As we all get preoccupied with going fast the one thing we need to remember to do is stop. It always starts so innocently: first 13s, then 12s, sooner than later it’s 10s and as you cross the stripe at 135 mph, you realize that you have both feet planted into the brake pedal and nothing is happening.
This cues up one of the most important upgrades you can do to your drag car: better brakes. Now sure, there are plenty of tricks to get you by before you get to this point: better pads, braided lines, maybe even the addition of a better fluid, but all of these will do nothing more than to improve the feel of the brakes. On the other side of the spectrum is the over-the-top, high-dollar drag race setups that will stop you, but at the highest level of available drag brake packages you’re only saving weight, and that double 10-foot parachute system is what is getting you slowed down.
So what about the rest of us? The vast majority of street-driven track cars that weigh over 3500-pounds still have factory master cylinders and, to be quite frank about it, most of us can’t justify spending thousands of dollars on a full-blown brake package intended for a six-figure drag car.
Enter Baer Brakes and their Deep Stage Brake system, featuring four-piston calipers and two-piece rotors that are slotted, along with all of the hardware to put them on in a weekends time. What really set this Baer brake package apart from the others out there is the combination of a lightweight braking system and ease of installation. The package has just about everything one could ask for to make installation a true one-day swap out.
Performance brake packages are nothing new for Baer; after designing and manufacturing kits for just about any type of racing, it was not hard to see how they accumulated the parts and pieces to put this Deep Stage Brake package together. Baer also engineered them to work with the typical wheel and tire size packages on today’s streetcars and drag racing-specific cars.
According to Ben Coley, Technical Support/Sales Specialist for Baer, “our Deep Stage systems were designed to pack a lot of braking power into a small package for 15-inch wheels. Using thick 11-inch slot, cross-drilled, zinc plated rotors these systems were designed specifically for heavy, fast cars that might see street use. They’re available for a wide variety of application, with both front and rear systems available. Baer’s design goal is to provide a product that provides the greatest value for the dollar in the market.”
So let’s go through and see what’s in the box.
The Baer Deep Stage system contains two slotted 11-inch rotors which are a two-piece vented design, and at first glance, it looks like the direction of the vanes are pointed in the wrong direction. However, this is not the case and Baer has thought through and tested this advanced design. The vane is there to not only help cool under the extreme pressure of bringing a 4,000-pound, full body car to a halt but to dissipate that heat quickly enough to safely do their job even in the event of back-to-back runs.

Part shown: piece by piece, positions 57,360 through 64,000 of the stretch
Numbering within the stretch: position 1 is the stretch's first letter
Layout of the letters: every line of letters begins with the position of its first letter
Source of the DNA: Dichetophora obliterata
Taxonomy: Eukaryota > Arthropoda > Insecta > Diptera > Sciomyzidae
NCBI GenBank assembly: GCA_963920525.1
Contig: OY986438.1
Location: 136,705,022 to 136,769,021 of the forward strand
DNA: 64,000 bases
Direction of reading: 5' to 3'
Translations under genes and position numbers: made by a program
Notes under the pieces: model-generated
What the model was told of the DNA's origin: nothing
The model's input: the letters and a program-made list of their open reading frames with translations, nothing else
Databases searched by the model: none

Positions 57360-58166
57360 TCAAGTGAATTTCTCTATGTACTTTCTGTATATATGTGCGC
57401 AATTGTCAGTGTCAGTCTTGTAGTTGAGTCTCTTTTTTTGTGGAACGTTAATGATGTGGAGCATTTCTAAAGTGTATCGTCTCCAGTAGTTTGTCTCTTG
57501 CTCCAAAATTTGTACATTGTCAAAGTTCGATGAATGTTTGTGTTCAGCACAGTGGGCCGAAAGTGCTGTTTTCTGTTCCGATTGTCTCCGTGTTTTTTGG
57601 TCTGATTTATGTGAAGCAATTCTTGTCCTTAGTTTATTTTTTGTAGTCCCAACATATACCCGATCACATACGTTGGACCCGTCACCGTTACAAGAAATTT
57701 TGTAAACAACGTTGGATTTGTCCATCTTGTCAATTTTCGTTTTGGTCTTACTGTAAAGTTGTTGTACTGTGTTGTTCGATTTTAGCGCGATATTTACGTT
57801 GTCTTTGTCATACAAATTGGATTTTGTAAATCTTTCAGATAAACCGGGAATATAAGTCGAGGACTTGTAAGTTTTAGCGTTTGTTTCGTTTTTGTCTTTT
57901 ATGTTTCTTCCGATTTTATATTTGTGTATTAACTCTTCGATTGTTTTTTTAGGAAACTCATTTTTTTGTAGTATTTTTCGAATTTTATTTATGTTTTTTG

Moving on to the calipers, Baer did not cut any corners at this end of the Deep Stage package either. Not only beautifully machined and built right here in the United States, the parts themselves are also a gem of a piece. Lightweight compared to any factory caliper and available in a spectrum of color combos, Baer gives you both function and form built into every pair. It’s a nice touch that they come with brake pads and installation hardware and fittings with each kit.
So the rotors are great, the calipers are functional and sweet to look at, but how easy do they go on? That could vary by car, but as for this installation, we had a fourth-gen Camaro as a guinea pig, and there were both ups and downs to the process.
In the case of the fourth-gen, we had to first source a set of late ’98-02 spindles from the junkyard—really not a big deal. Then if you have gone this far, you might as well get a new set of bearings: not all that expensive. But lucky for you, Baer makes all these notes inside their comprehensive instructions. If you take the time to read them they will be highly beneficial and possibly save you some headache down the line.
Once you have the old off the new can go on, but as with any project, be prepared for some stumbling blocks. It’s not the products from Baer that are the issue, but rather the untold years of rust, grime and worn parts that could set back the installation time.
We ran into just about all of that, including some very uncooperative strut mount bolts that seemed to have a mind of their own. Now, none of this takes away from the quality of the products from Baer, but it is something worth noting if you take on the task of swapping out your factory setup.
After we bled the system it was time for a test drive. We made a few nose-dive full-pressure stops to bed the system in. The pedal was firm and overall feel was inspiring. While we haven’t had a chance to make it to the 1/4-mile yet, there is already a noticeable difference in the way the brakes are performing. We are confident that at the end of the 1/4-mile we have brakes that will not only scrub off speed just past the stripe but also bring the car to complete stop at the end of the run.
All told the Deep Stage system from Baer was not only easy to install, but it will give you more braking power for that somewhat portly drag car you’re looking to slow once you’ve crossed the stripe.
Bigger rotors, better calipers, and hardware are nothing new to Bear when it comes to putting brake packages together. With the Deep Stage Brake system, you can check “need better brakes” off the list and not drain the bank account in the process. This brake system is a quality product, built right here in the states which will give you the confidence needed when you do start to chase down those single digit time-slips after the thrill ride has ended.